Macau Casinos Plunging Amid Gov’t Consultation

17 Sep 2021

Macau Casinos Plunging Amid Gov’t Consultation

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The Chinese government has stockholders in anxiety following the commencement of a 45-day consultation on casino regulations and renewal of licenses. 

Macau has long been the gambling capital of Asia. It hosts the world’s largest casinos, which have become hotspots for the rich in the region. For years, Macau casinos were the perfect place for Chinese millionaires to spend their money. Now it looks like all of that could change with the Chinese government looking into the industry regulations. Crackdown fears are sending investors away, but it doesn’t end there. Shares of casino operators in the region have dropped by a third of their value, with over $14 billion lost this week[1].

Macau casinos have already experienced a great deal of loss due to the coronavirus pandemic, which hindered the influx of customers from nearby regions. The tough luck doesn’t look to end as Chinese officials plan to oversee the renewal of expiring licenses. Historically, Chinese government crackdowns on big industries have had enormous negative impacts on Hong Kong markets. Notably, the property, technology, and education sectors have suffered losses up to hundreds of millions in asset value due to government repression. 

Having seen the effects of previous Hong Kong (HK) crackdowns, investors are using the exit door. The biggest losses were seen in the stocks of Wynn Macau (1128.HK), who lost 34% and Sands China (1928.HK) with 28% loss in their stock value. Other casino operators such as Peers MGM China (2282.HK), Galaxy Entertainment (0027.HK), SJM (0880.HK), and Melco Entertainment (0200.HK) also recorded heavy losses[2].

Investment groups such as J.P, Morgan and CFRA have downgraded the Macau casino stocks from a “buy” to a “strong sell.” This action is likely to lead to more losses for the casino owners.

Why did this happen?

The plunge came straight after Macau’s secretary for economy and finance, Lei Wai Nong, gave notice of a 45-day period for consultation on the gambling industry. She pointed to deficiencies in the industry’s supervision.

At a news brief on Tuesday, Lei enumerated nine areas for the consultation[3]. The areas include: 

  • Numbers of licenses to be granted 
  • Duration of the gambling licenses 
  • Improved official requirements for casino operators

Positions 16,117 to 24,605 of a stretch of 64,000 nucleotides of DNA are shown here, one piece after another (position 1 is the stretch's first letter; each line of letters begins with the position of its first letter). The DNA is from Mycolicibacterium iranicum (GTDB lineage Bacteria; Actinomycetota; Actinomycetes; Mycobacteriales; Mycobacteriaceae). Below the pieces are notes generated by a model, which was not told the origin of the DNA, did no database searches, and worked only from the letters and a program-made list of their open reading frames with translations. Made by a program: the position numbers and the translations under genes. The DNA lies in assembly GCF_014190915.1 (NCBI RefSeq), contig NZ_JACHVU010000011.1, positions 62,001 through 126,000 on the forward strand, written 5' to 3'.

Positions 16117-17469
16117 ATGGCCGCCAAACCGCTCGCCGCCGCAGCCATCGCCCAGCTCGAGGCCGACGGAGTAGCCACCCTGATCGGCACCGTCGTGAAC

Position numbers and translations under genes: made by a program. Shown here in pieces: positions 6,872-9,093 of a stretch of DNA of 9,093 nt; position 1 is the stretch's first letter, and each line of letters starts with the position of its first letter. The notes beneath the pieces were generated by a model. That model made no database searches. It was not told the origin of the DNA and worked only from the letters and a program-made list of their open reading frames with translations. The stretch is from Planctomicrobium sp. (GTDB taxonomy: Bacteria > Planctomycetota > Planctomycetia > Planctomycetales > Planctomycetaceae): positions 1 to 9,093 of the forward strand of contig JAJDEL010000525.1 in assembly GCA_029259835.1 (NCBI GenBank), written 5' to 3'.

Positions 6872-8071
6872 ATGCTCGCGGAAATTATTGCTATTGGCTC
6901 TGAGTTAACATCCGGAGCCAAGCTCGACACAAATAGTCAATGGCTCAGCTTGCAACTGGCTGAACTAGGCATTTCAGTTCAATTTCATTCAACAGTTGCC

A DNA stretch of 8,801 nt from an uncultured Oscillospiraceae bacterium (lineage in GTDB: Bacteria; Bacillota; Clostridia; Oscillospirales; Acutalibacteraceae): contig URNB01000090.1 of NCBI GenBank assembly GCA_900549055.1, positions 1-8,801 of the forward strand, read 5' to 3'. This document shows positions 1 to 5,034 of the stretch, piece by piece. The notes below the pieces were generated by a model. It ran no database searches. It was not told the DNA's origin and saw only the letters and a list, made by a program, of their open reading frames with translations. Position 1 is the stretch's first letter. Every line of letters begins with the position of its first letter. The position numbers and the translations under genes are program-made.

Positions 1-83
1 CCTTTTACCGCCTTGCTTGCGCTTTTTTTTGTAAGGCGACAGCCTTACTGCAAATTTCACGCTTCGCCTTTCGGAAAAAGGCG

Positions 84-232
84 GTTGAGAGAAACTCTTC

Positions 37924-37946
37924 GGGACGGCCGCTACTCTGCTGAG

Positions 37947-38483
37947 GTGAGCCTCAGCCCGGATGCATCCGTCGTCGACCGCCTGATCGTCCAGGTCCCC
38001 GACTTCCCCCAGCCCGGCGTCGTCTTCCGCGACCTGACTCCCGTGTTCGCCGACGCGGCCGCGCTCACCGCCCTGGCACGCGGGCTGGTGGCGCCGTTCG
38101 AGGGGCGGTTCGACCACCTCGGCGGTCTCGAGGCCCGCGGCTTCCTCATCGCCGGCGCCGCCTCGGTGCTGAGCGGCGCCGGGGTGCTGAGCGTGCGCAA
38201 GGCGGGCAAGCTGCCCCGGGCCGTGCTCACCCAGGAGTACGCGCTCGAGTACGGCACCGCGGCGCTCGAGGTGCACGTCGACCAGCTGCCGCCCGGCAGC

• Protection measures for employees
  • Strengthened verification licensees and junket operators
  • Introduction of government representatives to monitor day-to-day operations
  • Promotion of non-gambling projects
  • Social responsibility
  • Clarification of criminal liability and administrative punishment system 

When we combine these areas of consultation with how Chinese officials suppressed Hong Kong’s businesses, we understand the exodus of the stockholders from the region. Investors are usually not comfortable with strict regulations and massive control by the central government. 

In recent years, we have seen casinos in Macau working hard to please the government. They have tightened all surrounding areas, clamped down on illegal capital flows from mainland China, and combated underground lending and illicit cash transfers. Likewise, Macau has more than doubled the number of inspectors since June this year. Besides, several departments underwent restructuring to ramp up supervision. 

We can only wait to see whether designated officials will consider these measures as enough. The end of this 45-day consultation period will reveal how many casino operators were able to renew their licenses. However, with the past year in mind, casino lovers can only hope for the best regarding the survival of the largest casino region in the world. Macau casinos have already lost over half of their profits compared to 2019, although they have started picking up again. 

“Billions blown as Macau casino investors fold amid gambling review” Reuters, Sep 15, 2021.

“Macau casino stocks plunge as gov’t kicks off consultation” AlJazeera, Sep 15, 2021.

“Factbox: How Macau is revising its multi-billion dollar gaming industry” Reuters, Sep 15, 2021.